The name Stribor for the star around which the exoplanet Veles orbits was proposed by Biserka Gržeta, a researcher with a long career at the Ruđer Bošković Institute. And while invisible to the naked eye, researchers believe that “our” Veles is by no means a small or uninteresting planet.
Croatia has now taken a place in the infinite expanse of the cosmos. As part of the one hundredth anniversary commemoration of the International Astronomical Union people have been invited in over 110 countries to propose names for as yet unnamed bodies in the universe. Some one hundred proposals were submitted in Croatia and in the final tally one name was adopted for a star, Stribor, and one for an exoplanet, Veles.
Veles—the name of the ancient Slav deity associated with the earth, water and the underworld—was proposed by Đorđe Njegovanović of Dubrovnik and Maja Lukač of Split and will from now on be the name we attribute to an exoplanet in a distant part of the universe.
“It would be here somewhere, orbiting the star Stribor. We cannot see it because it is in the Lynx constellation, that is to say we cannot see it with the naked eye, you would need the vision of a lynx to see it, this is the image the satellite managed to obtain,” explains Đorđe Njegovanović, the co-proposer of the name attributed to the exoplanet Veles.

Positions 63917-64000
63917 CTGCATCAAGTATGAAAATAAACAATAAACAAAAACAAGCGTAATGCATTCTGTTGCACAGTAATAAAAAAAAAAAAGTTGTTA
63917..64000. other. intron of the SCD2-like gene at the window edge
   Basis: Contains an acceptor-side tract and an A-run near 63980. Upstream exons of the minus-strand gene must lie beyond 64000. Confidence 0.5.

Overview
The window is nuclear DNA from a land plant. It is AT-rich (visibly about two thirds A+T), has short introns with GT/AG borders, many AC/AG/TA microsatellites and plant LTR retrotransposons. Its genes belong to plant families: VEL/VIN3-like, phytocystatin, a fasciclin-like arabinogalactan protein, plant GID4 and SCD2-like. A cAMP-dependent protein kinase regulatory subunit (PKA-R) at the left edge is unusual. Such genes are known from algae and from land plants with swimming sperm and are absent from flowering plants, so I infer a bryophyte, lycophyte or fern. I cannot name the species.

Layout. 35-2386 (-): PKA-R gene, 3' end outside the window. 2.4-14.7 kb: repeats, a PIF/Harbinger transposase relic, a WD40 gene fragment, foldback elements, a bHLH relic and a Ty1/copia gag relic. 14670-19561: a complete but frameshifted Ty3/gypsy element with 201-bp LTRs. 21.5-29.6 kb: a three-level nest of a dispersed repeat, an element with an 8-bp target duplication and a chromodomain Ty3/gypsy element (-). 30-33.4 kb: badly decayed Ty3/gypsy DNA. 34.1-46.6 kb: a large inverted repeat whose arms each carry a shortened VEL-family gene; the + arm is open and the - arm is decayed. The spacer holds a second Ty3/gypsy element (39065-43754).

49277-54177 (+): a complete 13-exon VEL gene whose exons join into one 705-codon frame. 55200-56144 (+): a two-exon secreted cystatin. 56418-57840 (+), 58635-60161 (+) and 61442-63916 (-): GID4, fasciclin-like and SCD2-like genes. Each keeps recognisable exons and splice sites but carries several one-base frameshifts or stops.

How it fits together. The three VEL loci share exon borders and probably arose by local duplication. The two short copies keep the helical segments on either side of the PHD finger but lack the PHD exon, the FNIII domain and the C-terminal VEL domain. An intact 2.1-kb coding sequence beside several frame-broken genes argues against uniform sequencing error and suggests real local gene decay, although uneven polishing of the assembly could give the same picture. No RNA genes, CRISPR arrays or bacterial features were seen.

A good small telescope used at night in the winter would be necessary to view the star Stribor. “This was one of the key conditions of the competition: that the celestial body be visible from the country in which it will be named,” explained astrophysicist Vibor Jelić.
The name Stribor for the star around which the exoplanet Veles orbits was proposed by Biserka Gržeta, a researcher with a long career at the Ruđer Bošković Institute. And while invisible to the naked eye, researchers believe that “our” Veles is by no means a small or uninteresting planet. Jelić notes that it is “Somewhat larger than Jupiter and that the star is a bit bigger than the Sun, somewhat more massive and a little younger.”
The hundredth anniversary of the International Astronomical Union was an opportunity to involve over 110 countries in a competition to name exoplanets and the stars around which they orbit. A new step in popularising astronomy at the Ruđer Bošković Institute will include a public observation for schoolgoing children of stars and nebulae that hopes to have every pupil use a telescope to locate and learn about Stribor and Veles, the Croatian trace in space. (HRT)